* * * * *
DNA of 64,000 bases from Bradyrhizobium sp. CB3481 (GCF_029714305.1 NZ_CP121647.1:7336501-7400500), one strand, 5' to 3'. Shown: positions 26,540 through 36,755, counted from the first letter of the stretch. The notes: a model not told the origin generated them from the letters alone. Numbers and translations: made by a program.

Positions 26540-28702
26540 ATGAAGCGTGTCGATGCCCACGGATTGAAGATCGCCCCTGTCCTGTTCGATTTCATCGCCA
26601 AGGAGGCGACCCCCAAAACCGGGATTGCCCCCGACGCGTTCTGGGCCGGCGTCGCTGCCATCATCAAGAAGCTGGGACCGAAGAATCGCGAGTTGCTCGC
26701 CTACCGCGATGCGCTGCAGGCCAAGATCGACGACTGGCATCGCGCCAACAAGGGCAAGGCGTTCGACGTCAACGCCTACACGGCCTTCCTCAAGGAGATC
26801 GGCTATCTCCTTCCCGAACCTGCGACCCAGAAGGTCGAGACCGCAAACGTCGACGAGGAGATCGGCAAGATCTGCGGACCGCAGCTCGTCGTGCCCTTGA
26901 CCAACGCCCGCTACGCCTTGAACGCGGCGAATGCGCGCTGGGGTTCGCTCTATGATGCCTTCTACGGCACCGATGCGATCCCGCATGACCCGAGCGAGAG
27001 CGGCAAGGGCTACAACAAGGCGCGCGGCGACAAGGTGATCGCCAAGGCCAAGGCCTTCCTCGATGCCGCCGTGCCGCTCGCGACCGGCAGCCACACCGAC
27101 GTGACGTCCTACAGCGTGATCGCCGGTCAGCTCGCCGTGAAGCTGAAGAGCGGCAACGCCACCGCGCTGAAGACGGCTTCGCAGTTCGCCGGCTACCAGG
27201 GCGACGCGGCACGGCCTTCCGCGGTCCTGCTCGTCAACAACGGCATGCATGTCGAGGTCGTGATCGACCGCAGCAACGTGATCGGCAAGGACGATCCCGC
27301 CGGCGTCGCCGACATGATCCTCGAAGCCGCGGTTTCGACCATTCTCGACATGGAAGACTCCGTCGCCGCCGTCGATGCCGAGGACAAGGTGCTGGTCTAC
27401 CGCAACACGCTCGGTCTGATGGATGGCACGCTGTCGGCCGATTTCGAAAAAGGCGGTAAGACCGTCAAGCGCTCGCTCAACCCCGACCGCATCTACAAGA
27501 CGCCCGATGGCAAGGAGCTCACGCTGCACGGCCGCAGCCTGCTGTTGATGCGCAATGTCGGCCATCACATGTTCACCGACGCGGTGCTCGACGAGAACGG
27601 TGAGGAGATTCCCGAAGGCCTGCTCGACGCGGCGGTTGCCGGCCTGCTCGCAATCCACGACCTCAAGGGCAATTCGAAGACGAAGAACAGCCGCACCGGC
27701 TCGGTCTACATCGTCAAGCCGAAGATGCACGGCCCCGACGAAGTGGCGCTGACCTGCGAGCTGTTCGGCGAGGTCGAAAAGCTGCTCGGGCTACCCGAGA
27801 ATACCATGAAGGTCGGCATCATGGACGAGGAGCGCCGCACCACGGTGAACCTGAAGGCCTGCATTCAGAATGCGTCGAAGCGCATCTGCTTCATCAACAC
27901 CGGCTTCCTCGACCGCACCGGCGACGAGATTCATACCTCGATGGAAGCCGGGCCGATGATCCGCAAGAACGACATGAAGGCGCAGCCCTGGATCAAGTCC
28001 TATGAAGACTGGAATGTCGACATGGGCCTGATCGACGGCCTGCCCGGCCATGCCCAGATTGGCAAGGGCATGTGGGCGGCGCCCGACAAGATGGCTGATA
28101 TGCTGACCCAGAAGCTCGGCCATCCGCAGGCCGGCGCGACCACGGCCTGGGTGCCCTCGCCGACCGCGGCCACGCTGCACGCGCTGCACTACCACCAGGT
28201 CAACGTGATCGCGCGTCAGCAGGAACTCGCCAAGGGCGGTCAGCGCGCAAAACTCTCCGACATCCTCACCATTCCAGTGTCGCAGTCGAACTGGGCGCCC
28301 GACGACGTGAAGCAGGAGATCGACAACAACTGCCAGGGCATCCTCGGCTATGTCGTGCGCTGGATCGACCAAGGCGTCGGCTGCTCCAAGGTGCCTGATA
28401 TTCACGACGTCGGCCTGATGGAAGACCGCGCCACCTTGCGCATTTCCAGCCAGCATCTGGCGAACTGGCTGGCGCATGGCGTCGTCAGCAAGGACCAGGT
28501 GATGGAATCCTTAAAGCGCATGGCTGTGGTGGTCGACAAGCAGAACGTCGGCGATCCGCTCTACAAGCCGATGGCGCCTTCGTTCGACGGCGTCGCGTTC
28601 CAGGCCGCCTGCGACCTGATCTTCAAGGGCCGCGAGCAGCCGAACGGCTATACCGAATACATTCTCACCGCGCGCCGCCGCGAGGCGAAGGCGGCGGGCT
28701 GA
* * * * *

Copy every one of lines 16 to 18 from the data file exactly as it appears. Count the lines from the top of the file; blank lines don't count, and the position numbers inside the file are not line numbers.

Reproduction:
27801 ATACCATGAAGGTCGGCATCATGGACGAGGAGCGCCGCACCACGGTGAACCTGAAGGCCTGCATTCAGAATGCGTCGAAGCGCATCTGCTTCATCAACAC
27901 CGGCTTCCTCGACCGCACCGGCGACGAGATTCATACCTCGATGGAAGCCGGGCCGATGATCCGCAAGAACGACATGAAGGCGCAGCCCTGGATCAAGTCC
28001 TATGAAGACTGGAATGTCGACATGGGCCTGATCGACGGCCTGCCCGGCCATGCCCAGATTGGCAAGGGCATGTGGGCGGCGCCCGACAAGATGGCTGATA